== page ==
USDA allocates $55 million for specialty crops
Almost $1 million are dedicated to tree fruit and grape projects in Washington.
The Washington State Department of Agriculture has allocated $3.7 million in funding from the U.S. Department of Agriculture’s specialty crop grants program to 27 projects designed to enhance the competitiveness of specialty crops. Almost $1 million are dedicated to projects directly relating to tree fruit and grape production.
The USDA made $55 million available nationwide, up from $49 million last year. Each state receives a portion of the total funding based on its production value. Within each state, awards are made to projects on a competitive basis.
California received $17.3 million through the program. One of the projects the California Department of Food and Agriculture is funding with the money is a $685,000 research project submitted by the National Grape and Wine Initiative and the Wine Institute to develop green chemistry and cleaning processes for California wineries and food processors to reduce salts in the waste stream and improve water quality.
In Washington, Rianne Perry, specialty crop grant administrator at the WSDA, said the department had received requests to fund 72 projects this year. Nine of the 27 projects funded in Washington State are specifically designed to benefit the tree fruit and grape industries. They are:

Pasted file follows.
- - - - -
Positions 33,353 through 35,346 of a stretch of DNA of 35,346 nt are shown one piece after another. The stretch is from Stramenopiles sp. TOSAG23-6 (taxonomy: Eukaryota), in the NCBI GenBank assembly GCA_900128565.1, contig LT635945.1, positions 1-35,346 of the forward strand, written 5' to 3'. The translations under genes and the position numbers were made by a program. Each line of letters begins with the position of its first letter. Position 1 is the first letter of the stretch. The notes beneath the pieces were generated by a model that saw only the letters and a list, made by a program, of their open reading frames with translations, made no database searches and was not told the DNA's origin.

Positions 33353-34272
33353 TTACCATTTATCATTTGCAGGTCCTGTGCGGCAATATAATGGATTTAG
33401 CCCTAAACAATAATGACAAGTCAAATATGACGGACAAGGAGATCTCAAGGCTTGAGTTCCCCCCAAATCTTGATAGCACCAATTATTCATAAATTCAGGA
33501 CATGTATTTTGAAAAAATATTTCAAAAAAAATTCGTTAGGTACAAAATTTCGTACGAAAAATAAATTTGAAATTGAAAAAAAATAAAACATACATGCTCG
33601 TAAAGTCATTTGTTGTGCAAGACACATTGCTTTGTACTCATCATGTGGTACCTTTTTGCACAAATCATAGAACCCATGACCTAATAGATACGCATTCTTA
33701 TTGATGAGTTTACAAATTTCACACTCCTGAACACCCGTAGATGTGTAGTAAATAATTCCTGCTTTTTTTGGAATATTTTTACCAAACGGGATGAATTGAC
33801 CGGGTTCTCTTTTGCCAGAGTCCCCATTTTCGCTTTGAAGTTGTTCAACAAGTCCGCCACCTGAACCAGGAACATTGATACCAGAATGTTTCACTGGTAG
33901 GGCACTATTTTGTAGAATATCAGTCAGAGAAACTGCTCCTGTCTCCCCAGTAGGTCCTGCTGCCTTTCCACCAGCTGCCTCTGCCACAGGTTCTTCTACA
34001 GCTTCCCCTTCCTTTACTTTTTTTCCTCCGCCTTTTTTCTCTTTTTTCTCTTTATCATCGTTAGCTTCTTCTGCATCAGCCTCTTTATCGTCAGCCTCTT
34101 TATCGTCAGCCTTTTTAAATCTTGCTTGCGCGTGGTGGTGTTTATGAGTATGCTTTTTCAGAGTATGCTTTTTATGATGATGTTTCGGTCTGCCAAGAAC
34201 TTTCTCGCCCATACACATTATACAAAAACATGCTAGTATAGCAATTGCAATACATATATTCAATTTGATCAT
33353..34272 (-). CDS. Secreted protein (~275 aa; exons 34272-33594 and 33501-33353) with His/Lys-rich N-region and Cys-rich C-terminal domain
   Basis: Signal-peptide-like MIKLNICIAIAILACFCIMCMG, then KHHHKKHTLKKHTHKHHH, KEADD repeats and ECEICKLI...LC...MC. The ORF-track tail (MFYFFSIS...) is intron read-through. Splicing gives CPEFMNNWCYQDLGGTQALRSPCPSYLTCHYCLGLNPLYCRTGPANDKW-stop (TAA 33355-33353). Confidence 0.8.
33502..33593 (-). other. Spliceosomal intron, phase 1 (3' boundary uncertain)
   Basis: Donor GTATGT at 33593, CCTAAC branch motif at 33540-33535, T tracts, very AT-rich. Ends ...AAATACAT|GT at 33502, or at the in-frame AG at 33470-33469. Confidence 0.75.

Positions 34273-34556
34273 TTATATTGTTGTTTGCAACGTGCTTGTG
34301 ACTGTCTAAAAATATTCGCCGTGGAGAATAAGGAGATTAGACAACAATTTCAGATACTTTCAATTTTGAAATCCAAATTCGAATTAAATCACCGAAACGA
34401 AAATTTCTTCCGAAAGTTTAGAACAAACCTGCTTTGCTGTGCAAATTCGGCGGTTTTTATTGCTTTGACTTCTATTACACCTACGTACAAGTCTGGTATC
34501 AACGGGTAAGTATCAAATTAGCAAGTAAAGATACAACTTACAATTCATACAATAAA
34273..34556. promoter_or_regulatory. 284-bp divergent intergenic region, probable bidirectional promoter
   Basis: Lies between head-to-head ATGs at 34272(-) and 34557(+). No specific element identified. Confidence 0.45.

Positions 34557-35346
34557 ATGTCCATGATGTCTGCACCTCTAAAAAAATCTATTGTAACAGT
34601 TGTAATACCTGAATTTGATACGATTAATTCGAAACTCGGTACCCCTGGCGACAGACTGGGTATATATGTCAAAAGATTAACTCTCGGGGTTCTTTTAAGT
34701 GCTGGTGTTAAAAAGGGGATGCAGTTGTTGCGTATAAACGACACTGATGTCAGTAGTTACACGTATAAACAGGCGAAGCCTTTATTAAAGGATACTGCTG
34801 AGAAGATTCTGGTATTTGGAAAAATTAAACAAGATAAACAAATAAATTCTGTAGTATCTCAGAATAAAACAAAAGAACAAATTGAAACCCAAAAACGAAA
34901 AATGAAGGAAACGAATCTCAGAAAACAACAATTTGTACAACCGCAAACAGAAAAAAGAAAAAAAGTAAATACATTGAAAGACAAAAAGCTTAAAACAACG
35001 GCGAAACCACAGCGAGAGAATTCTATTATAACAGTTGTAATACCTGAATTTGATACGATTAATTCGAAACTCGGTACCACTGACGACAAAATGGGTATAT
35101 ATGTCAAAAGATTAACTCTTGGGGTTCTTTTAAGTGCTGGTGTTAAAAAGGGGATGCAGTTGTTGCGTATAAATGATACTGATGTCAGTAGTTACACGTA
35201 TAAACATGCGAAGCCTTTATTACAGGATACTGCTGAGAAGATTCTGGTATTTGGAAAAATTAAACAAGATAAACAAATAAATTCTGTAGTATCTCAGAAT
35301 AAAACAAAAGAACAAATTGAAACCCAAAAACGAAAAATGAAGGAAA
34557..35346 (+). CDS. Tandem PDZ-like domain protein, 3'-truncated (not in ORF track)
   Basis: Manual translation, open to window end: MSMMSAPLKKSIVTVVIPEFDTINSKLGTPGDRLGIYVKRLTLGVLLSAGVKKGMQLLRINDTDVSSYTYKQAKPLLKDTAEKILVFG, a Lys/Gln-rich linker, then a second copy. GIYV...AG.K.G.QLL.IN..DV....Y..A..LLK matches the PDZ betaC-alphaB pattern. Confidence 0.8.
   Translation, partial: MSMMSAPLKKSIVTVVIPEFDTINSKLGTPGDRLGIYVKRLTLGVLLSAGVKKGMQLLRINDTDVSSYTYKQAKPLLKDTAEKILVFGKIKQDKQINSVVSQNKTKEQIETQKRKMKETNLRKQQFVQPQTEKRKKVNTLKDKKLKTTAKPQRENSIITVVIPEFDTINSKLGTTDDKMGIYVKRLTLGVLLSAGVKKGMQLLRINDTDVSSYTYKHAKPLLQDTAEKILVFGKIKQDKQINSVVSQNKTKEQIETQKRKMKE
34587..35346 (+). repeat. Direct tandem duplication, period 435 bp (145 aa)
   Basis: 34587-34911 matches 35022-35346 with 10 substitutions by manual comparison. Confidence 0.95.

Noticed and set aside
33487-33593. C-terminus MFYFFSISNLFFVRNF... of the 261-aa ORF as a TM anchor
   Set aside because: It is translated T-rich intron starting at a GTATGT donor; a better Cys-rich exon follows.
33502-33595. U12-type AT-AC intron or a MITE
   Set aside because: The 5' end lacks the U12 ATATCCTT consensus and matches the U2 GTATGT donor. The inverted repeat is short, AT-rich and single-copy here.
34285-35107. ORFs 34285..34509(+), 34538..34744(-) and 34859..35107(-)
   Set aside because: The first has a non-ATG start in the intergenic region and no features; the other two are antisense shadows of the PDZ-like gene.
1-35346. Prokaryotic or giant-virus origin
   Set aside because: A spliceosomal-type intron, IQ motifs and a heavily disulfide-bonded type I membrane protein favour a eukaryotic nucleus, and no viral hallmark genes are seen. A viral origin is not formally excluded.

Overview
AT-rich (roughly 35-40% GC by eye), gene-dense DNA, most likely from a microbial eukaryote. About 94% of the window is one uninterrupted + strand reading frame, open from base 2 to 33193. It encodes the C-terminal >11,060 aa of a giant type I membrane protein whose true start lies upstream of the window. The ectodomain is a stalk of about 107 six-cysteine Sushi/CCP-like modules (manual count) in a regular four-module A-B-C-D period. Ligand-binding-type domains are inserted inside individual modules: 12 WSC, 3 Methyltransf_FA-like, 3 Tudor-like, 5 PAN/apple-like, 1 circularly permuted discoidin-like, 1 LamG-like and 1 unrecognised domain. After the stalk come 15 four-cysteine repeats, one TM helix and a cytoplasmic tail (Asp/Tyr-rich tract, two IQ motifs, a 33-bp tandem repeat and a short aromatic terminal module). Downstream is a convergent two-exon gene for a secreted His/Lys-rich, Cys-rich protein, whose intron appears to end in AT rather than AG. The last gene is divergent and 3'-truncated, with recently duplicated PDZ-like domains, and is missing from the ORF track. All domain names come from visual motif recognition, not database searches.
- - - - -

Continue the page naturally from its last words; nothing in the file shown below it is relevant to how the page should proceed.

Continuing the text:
• Center for Produce Safety, $58,885 to determine the occurrence of microbial contaminants on fresh apples and identify practices to mitigate them;
• Washington Apple Commission, $216,286 for retail training in export markets;
• Washington Wine Industry Foundation, $128,250 to help wineries improve sustainable practices;
• Pear Bureau Northwest, $100,000 for market development and consumer education in Mexico;
• Washington State Horticultural Association, $58,500 to study economic aspects of the tree fruit industry;
• Washington State University’s Tree Fruit Research and Extension Center, $199,108 to educate growers and farmworkers about new insecticides;
• Yakima Valley Growers-Shippers Association, $75,700 to improve coordination between county horticultural pest and disease boards;
• WSDA, $33,094 to conduct a European grapevine moth survey; and
• Washington Growers Clearing House Association, $99,500 to conduct an acreage survey.
For a complete list of the awards in all states click here.